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50/50 is a win-win

by Karl Wiebe / Calgary Flames
“Well, they show the numbers on the Enmax Energy Board pretty quickly, so you have to be ready,” says Jessica Pollard, 27. “I looked at my tickets and I said to my boyfriend, ‘I think we won!’ and of course he said, ‘no way!’ And then we looked up to confirm it, but the numbers had gone.”


There are about 20,000 fans per Flames game that would love to have that problem. However, at the last home game of the season, it was up to Jessica to see if she had indeed won. “I got really excited and jumped up, and all my stuff went flying because I had my wallet and my purse in my lap. So we ran over to see the usher and he escorted us to the right place, and we waited about twenty minutes for the official confirmation that we had won. It was so surreal.”
Jessica Pollard won $70,000 in the Flames 50/50 draw

Jessica was the recipient of $70,000, the largest payout of the season for the Flames Foundation 50/50 draw. Fans can find hard-working ticket sellers during every home Flames game. But who are selling the tickets?

“The beneficiaries of the 50/50 program are two-fold,” says Natasha Guillot, the Director of the Flames Foundation for Life, the official charity of the Calgary Flames Hockey Club. “We have various minor league and amateur sports teams fundraising, and they work during the game to sell the tickets to our patrons. They get a certain percentage of the total sales. So they get an honorarium for the work that they’ve done and that goes to their fundraising initiative.”

The concept behind the 50/50 draw is simple: half of the proceeds of the sales go to the holder of the winning ticket, such as Jessica, and the other half goes directly to the Flames Foundation. There are four pillars that the charity runs, and these form the cornerstones of the Flames Foundation’s mission in the community.

The first one is Rotary Flames House; a pediatric hospice and respite centre for terminally ill children has 11 patient rooms, therapeutic activity areas and a classroom. There is also a Rotary Flames Park at Ronald McDonald House, where out-of-town families whose children are receiving treatment in a Calgary hospital can stay. The Reach Initiative is run in conjunction with the University of Calgary and Alberta Health Services in order to achieve a new world standard of health for southern Albertans. And, perhaps what the charity is best known for, the Flames Foundation supports amateur sport through the Flames EvenStrength Program, which helps hundreds of children each year play minor hockey.

The 50/50 draw is not only a great cause, but Jessica was thrilled and surprised to win the money. “My dad has been a season ticket holder for 15 years, so I’ve been a Flames fan ever since I was born. I love going to games with my dad, and my boyfriend and I go to as many games as my dad will cough up,” she laughs.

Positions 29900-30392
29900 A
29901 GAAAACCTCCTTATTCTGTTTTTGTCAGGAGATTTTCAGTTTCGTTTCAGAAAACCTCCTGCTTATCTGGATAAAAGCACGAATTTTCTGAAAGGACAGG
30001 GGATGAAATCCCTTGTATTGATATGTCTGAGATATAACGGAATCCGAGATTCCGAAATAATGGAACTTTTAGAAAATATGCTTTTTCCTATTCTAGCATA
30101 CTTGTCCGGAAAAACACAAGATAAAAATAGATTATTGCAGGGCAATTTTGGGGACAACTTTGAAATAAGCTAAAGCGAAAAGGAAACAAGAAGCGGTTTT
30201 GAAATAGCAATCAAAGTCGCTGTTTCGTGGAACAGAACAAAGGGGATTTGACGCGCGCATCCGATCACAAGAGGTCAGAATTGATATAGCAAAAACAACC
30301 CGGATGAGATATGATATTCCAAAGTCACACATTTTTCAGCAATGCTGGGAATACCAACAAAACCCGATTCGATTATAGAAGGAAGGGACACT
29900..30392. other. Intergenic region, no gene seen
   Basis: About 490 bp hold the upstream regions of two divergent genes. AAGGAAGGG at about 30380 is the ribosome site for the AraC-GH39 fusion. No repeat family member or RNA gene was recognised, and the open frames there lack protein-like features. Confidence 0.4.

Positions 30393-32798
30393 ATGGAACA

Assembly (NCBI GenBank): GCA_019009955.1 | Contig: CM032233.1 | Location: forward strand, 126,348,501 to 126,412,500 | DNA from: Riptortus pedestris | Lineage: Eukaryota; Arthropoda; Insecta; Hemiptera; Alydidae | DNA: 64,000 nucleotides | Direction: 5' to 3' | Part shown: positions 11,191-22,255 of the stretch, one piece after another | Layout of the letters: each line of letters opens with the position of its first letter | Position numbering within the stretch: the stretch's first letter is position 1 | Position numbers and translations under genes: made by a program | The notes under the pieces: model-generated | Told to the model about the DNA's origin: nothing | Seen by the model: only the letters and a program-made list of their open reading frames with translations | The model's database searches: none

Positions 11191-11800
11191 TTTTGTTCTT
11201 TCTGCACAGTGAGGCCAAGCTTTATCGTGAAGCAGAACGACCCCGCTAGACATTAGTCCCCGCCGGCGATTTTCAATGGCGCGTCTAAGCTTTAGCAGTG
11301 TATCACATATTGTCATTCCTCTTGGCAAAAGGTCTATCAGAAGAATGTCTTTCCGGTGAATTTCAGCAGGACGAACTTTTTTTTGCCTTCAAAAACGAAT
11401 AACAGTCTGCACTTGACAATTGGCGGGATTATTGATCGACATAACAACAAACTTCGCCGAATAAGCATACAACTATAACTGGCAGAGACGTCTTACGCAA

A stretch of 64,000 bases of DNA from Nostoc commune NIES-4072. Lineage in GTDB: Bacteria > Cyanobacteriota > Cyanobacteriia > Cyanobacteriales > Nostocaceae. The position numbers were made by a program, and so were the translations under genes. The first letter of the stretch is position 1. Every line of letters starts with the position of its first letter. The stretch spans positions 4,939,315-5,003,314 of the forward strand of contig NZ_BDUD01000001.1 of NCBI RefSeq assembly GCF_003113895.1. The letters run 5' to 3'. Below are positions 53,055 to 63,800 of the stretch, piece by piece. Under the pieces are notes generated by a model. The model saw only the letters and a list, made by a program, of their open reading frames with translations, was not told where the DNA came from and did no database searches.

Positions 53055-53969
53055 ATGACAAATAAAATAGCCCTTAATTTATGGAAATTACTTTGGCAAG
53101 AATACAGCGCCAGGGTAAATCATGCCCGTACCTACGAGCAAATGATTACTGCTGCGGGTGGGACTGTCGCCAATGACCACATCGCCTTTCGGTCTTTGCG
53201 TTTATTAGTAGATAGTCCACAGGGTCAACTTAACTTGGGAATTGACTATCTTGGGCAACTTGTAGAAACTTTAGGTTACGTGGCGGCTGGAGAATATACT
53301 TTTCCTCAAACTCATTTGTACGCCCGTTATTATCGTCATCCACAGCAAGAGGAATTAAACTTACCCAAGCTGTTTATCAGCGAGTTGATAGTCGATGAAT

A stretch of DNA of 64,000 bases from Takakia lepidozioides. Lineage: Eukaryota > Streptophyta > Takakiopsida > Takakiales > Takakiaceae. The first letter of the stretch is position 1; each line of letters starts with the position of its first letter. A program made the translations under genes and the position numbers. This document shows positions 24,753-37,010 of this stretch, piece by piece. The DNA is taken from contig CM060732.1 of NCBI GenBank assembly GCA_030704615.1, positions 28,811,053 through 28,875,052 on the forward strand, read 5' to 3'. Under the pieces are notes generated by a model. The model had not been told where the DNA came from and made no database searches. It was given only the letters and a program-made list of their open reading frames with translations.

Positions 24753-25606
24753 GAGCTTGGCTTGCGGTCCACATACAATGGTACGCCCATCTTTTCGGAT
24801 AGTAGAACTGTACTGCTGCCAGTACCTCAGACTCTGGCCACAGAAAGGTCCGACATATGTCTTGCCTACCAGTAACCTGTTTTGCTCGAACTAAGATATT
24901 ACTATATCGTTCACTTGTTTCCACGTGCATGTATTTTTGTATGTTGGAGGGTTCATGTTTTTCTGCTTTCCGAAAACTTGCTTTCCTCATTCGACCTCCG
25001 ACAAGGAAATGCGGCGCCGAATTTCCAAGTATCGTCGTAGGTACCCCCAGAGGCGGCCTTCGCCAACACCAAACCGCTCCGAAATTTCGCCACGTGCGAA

“It was a funny night – my dad phoned earlier in the afternoon and he gave us the tickets last minute,” Jessica comments. “It is always fun to go to a Flames game, I was happy to go!”

Jessica and her father have been long-time Flames fans, seeing the team through some struggles in the 1990s and now enjoying their success as one of the premier teams in the NHL. “Robyn Regehr is one of my favourites, and of course Jarome Iginla is the best. In so many ways, he is the face of the team – he’s the ultimate team player. Regehr is a hard-working defenceman, and I have always liked the way he plays. He’s a great player.”

The final regular season home game of the season is always special, as the Flames players use this as an opportunity to say thanks to the fans. As well as prizes and promotions, the 50/50 pot was especially large. “Our normal payout during the season would be around $21,000 to $37,000,” Natasha says. “For the last regular season game, we had a $45,000 guaranteed pot.” However, the sales were so strong that Jessica wound up with $70,000 in her pocket, which is a testament to the dedication of Flames fans to not only support a worthy cause, but also to try their chances at winning some serious money.

“It was a good thing my dad gave me the tickets!” Jessica laughs. “I’m a sales assistant for an instrumentation company. I really like it. I’ve been there for about six years, and history shows that I really like my job and the people I work with. I currently paid off all of my debts. I’m hoping to go on a trip next year as well. I really want to check out Thailand and Southeast Asia. Plus, I want to save some of it,” Jessica adds. “It feels awesome!”

Fans at the Pengrowth Saddledome may notice multiple charitable initiatives, depending on the time of year. “We have some in-game programs that are popular with the fans,” Natasha says. “These include the 50/50 of course, but we also have a Christmas ornament sale during the holidays and the autographed puck sale during the playoffs. Also, there is sports memorabilia available on the concourse to bid on, and the Flames Foundation takes a certain percentage of that as well.”

Natasha has been with the Flames Foundation for a year and a half and loves being involved in a rewarding and exciting part of the business. “It’s quite an interesting dichotomy being on the charitable side and also being involved in professional sports. I get the best of both worlds. I know for a fact that I am fundraising money for very concrete projects. These projects are not vague – I know exactly where the dollars are going. Also, working for the Flames Foundation, I could not ask for better spokespeople. I feel like the entire team are spokesmen for the Flames Foundation.”

The next time you are at a Calgary Flames game, make sure to support not only a great cause through one of the Flames Foundation in-game initiatives, but buy a 50/50 ticket because you just never know if your number will be called.
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